Payzant Leaves U.S. Ed. Dept. To Head Boston Schools
Thomas W. Payzant will leave his high-ranking post in the U.S. Department of Education next month and return to the nitty-gritty world of urban education--as the superintendent of the Boston public schools.
Mr. Payzant, the department's assistant secretary for elementary and secondary education since 1993, has announced that he will take the reins of the 63,000-student district on Oct. 1.
"I'm only doing this now because there's no way to control the timing of an opening like Boston," Mr. Payzant said in a telephone interview. The 54-year-old Boston native said he was attracted to the district because parents, educators, business leaders, and elected officials there appear poised to join forces for the benefit of the schools.
Mr. Payzant still must negotiate a contract with the city's school committee. The Education Department has not announced who will assume his responsibilities or when a successor might be named. The assistant secretary's position is presidentially appointed and requires Senate confirmation.
The Boston school committee chose the former San Diego schools chief last month. Mr. Payzant was selected over Anthony Alvarado, the superintendent of one of New York City's community school districts, and Lewis H. Spence, who until recently was the state-appointed receiver of the city government of Chelsea, Mass. (See Education Week, Aug. 2, 1995.)
Despite strong community support for Mr. Alvarado, Mayor Thomas Menino and others lobbied successfully for Mr. Payzant, banking on his national reputation as a reformer capable of building consensus among disparate groups.
Mr. Payzant last month named a 21-member transition team to help him formulate a plan of action for the district. The panel--headed by Robert S. Peterkin, the director of Harvard University's Urban Superintendents Program--includes community leaders, higher education officials, and teachers.
Mr. Payzant replaces Lois Harrison-Jones, who stepped down when her contract expired in June after months of rocky relations with the mayor and some members of the appointed school committee. (See Education Week, Feb. 1, 1995.)
The mayor and others criticized Ms. Harrison-Jones' management skills and the slow pace of school reform in the district.
A Political Post
Mr. Payzant's appointment marks the first time the city's mayor played a major role in choosing a superintendent.
In 1991, the year Ms. Harrison-Jones assumed the post, the state legislature abolished the city's elected 13-member board and replaced it with a mayorally appointed, seven-member panel. The move was designed to make City Hall more accountable for the schools, which receive most of their funding from the city.
Observers said the new alignment may bode well for Mr. Payzant, who already has more than 20 years' experience in urban schools.
He headed the San Diego district for a decade before his appointment to the Education Department. He has also held the top post in the Oklahoma City and Eugene, Ore., schools.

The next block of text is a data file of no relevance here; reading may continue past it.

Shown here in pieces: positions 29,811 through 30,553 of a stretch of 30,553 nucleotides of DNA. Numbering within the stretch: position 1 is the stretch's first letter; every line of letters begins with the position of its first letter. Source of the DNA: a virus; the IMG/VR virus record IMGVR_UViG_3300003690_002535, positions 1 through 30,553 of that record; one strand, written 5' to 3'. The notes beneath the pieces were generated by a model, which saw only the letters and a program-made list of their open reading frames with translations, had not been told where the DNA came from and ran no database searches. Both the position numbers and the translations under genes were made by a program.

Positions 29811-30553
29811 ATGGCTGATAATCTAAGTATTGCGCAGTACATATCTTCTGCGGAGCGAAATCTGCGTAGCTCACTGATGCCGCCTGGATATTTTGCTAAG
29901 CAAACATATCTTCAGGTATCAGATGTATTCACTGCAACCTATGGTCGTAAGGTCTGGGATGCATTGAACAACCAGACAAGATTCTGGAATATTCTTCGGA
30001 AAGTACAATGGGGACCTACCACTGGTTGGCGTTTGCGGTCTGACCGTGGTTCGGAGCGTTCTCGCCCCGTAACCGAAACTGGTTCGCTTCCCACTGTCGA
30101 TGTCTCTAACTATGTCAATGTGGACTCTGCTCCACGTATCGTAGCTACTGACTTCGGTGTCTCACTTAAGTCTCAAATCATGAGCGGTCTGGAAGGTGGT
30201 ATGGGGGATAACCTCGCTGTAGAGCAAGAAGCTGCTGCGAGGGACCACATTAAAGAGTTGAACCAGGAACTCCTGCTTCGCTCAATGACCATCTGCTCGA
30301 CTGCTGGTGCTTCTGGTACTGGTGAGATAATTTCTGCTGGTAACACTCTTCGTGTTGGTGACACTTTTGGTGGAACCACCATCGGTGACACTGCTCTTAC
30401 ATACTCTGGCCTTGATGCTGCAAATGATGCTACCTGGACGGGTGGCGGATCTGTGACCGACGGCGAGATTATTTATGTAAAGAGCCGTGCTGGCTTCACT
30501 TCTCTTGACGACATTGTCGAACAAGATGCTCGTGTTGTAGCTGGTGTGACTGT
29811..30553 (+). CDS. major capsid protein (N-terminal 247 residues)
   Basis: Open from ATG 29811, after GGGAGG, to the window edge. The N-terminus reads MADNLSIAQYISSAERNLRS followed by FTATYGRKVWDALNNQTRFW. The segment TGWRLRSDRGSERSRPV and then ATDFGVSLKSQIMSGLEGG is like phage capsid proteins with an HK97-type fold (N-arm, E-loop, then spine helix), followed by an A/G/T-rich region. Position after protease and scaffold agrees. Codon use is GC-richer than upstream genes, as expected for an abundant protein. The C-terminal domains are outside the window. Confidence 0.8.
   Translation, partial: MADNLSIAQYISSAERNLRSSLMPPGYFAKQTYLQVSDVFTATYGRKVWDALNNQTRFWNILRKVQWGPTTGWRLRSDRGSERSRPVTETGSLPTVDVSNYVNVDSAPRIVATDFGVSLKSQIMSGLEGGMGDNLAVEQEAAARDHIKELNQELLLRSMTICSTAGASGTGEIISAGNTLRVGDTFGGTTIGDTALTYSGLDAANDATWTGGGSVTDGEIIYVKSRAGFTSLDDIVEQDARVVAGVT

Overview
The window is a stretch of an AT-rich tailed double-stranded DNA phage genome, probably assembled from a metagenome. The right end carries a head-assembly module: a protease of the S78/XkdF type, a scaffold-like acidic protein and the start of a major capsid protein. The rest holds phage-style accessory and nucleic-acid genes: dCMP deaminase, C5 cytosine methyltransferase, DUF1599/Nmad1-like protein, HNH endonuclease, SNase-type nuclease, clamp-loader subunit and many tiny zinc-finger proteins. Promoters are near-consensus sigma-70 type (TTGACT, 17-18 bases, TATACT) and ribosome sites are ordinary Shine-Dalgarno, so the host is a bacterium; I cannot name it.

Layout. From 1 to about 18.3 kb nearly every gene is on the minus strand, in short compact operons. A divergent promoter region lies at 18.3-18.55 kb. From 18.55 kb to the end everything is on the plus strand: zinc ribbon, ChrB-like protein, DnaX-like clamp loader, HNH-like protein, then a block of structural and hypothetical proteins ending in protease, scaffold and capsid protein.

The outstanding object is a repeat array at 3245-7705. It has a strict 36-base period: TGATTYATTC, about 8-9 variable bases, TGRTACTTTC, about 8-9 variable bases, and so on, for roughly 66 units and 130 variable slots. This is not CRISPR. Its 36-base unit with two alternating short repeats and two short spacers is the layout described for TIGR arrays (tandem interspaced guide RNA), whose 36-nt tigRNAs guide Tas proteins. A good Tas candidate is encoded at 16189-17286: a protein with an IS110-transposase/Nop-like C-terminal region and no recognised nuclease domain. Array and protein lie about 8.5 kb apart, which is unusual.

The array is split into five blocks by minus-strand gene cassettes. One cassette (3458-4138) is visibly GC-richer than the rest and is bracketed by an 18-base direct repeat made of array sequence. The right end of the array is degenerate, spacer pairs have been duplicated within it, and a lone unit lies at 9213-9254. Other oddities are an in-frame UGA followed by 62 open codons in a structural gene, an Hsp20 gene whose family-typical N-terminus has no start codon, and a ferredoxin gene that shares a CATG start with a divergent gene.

In San Diego, Mr. Payzant managed a system with 130,000 students and a budget of more than $600 million.
During his tenure, students' standardized-test scores rose and local schools won more decisionmaking authority. Mr. Payzant also developed a good rapport with community groups and the local teachers' union, said Kay Davis, a former school board president there.
"He lasted more than nine years as an urban superintendent: That says something," said Ms. Davis, who is now the director of San Diego's Business Roundtable for Education. "He had unanimous support from the board and from parents."
A Tough Sell?
Parents in Boston, however, may be a tougher sell.
During the school committee's search, most parent groups rallied behind Mr. Alvarado, a former chancellor of the New York City system whose charisma and record working in urban schools impressed them. Mr. Spence was the dark horse candidate throughout the race, despite his reputation for turning around failing public agencies.
Observers said Mayor Menino's strong support for Mr. Payzant was enough to make the vote of the school committee unanimous, although several members privately endorsed Mr. Alvarado.
Hattie B. McKinnis, the executive director of the Citywide Parent Council, a group that oversees the district's parent councils at the school level, said community leaders are prepared to work closely with the new chief even if he was not their first choice.
"We just want him to be as accessible to us as Dr. Jones was," Ms. McKinnis said, adding that the political wrangling leading up to the previous superintendent's departure upset many parents.
"We've heard great things about [Mr. Payzant's] work," she added. "But we just hope he doesn't scrap what we have that's already good."
For his part, Mr. Payzant said he will focus first on setting clear expectations for all of the district's students, about 80 percent of whom are members of minority groups. He also hopes to speed the district's efforts to transfer more authority from the central office to the schools.
And Mr. Payzant said he will seek ways to improve the city's high schools--a frequent target of critics. Last spring, one high school lost its state accreditation, and several others could be facing probationary status, the future schools chief said.
The district is also facing a lawsuit over the constitutionality of its race-based admissions policy at the renowned Boston Latin School. (See story, this page.)
This month, Mr. Payzant is traveling to the city on the weekends to bone up on his skills. But he said he hopes his past experience will help him get back in the game without too much trouble.
"The urban superintendency is in my blood, I think," he added.